This time of year, it isn’t uncommon to see alligators out in yards or on the streets, an unofficial tradition brought on by seasonal conditions.
Just last month, an encounter between a St. Charles Parish deputy and an alligator in a Luling resident’s yard made news when it left the officer’s arm injured (he was treated and is expected to make a full recovery). But reports of dead alligators in major traffic roadways are even more common annually through social media – and for some residents, it seems like the numbers of those gators are climbing.
That may be true, according to nuisance officer Kenny Schmill, but not for the reasons many theorize.
Alligators tend to be seen out and about more often during the spring and summer, because it represents the time they’re moving to breed or relocate to a new habitat.
Schmill, who has been a “nuisance hunter” for 45 years, said he doesn’t necessarily know that there have been more calls placed to him this year than last. But on the whole, he says, the population of alligators is growing – and will continue to do so.
“It’s not the high river,” Schmill said of the notion the higher water is driving alligators into roadways. “The water really has nothing to do with it. When it rains three or four days straight, sometimes the thunder will get them to move and you find more. But in 2007 we had the worst drought in 100-something years, and I was still picking them up. They don’t really need water.”
Instead, if there is a greater number of alligators seen out and away from the water, he believes that may be because there simply are more alligators, period.
“They usually give out 32,000 tags to hunt them … but there might be 10 percent of those people, if that much, hunting them at all,” Schmill said. “There’s really been no money in it … who’s gonna go hunt them for $5 a foot? It’s not worth it.”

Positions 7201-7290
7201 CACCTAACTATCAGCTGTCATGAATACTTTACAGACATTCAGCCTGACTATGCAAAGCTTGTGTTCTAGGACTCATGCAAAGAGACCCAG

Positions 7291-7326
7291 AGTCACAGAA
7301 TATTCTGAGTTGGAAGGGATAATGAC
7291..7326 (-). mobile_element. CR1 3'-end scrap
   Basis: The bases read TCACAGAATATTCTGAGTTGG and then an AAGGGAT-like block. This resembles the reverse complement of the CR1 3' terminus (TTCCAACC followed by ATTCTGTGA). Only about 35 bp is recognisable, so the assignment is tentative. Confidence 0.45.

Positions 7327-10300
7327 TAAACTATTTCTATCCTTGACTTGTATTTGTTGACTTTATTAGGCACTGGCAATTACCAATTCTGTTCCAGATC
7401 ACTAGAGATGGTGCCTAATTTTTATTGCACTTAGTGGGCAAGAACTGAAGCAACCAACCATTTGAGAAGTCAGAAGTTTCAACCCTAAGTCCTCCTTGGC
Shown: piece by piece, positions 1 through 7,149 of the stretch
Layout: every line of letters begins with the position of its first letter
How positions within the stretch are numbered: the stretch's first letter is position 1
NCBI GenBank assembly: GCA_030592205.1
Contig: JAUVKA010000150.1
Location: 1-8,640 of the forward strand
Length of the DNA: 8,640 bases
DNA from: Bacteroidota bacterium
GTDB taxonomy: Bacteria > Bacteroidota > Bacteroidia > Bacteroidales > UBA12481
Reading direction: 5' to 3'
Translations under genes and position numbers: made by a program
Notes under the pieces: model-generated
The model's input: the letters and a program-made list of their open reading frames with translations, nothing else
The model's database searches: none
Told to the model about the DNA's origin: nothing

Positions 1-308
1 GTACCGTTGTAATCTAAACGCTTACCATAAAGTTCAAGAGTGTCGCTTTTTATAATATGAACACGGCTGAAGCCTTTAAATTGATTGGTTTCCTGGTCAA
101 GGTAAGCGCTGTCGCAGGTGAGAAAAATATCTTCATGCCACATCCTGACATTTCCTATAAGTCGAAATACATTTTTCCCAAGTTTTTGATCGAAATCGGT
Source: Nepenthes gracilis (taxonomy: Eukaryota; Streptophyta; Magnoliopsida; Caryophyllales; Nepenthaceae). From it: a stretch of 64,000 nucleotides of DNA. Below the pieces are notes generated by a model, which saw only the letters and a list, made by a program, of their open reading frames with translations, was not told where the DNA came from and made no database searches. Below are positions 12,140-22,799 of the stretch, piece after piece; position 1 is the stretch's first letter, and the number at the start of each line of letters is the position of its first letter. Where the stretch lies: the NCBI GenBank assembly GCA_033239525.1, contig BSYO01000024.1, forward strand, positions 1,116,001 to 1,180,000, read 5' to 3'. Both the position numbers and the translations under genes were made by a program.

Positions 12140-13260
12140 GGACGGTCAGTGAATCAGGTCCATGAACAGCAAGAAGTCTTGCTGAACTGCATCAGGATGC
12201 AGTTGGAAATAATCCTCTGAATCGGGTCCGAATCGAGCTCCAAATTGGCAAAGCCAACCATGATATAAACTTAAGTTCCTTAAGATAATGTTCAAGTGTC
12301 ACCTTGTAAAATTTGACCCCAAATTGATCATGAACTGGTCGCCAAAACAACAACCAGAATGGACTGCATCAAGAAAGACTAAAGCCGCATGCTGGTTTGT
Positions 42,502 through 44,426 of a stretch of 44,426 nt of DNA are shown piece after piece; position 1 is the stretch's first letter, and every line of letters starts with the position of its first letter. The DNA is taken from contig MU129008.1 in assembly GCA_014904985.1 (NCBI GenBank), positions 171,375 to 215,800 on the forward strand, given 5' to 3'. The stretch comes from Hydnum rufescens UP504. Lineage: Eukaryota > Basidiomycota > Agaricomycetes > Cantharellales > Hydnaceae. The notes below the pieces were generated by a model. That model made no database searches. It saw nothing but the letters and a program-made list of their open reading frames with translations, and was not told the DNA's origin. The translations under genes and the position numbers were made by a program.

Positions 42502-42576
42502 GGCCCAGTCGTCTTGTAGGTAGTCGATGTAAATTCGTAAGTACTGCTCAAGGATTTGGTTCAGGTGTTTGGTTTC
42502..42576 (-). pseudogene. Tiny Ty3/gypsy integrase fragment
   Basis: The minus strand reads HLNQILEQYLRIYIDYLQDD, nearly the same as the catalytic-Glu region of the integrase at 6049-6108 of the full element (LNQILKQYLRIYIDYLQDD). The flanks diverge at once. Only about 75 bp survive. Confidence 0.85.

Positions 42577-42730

Supply and demand comes into play when alligators are being harvested by farmers.
“They’re raising 100,000 of them on the farm … people who hunt alligators can try to get people to buy the skins, but the farmers are raising them to seven feet, ideal size … they grow them faster, with no blemishes on them,” Schmill said. “So it is what it is. The number of them is just going to increase more and more … it’ll rise even more if nobody hunts them during the wild season.”
But outside of the farm, he estimates 20 percent of the gators he encounters were farm raised originally.
Alligators also tend to be among the top survivors in the animal kingdom, so their numbers aren’t exactly dwindling via natural causes.
“There’s a reason they’ve been here 300 million years, along with the roaches,” he said with a chuckle. “They survive.”
As for those surviving, live gators people come in contact with, Schmill said they’re more afraid of humans than the humans are of them.
But were one to feed them, it complicates matters.
“If you feed them, they’re just gonna come right back,” said Schmill, who responds to approximately 80 nuisance calls per year. “The ones I come get and put back, they’re just gonna come back.”
- Alligators tend to be seen out and about away from the water more often during the spring and summer, because it represents the time they’re moving to breed or relocate to a new habitat.
- Kenny Schmill, a nuisance hunter for 45 years, believes alligator population is rising.
- Schmill believes part of that rising population comes from gators being farm bred.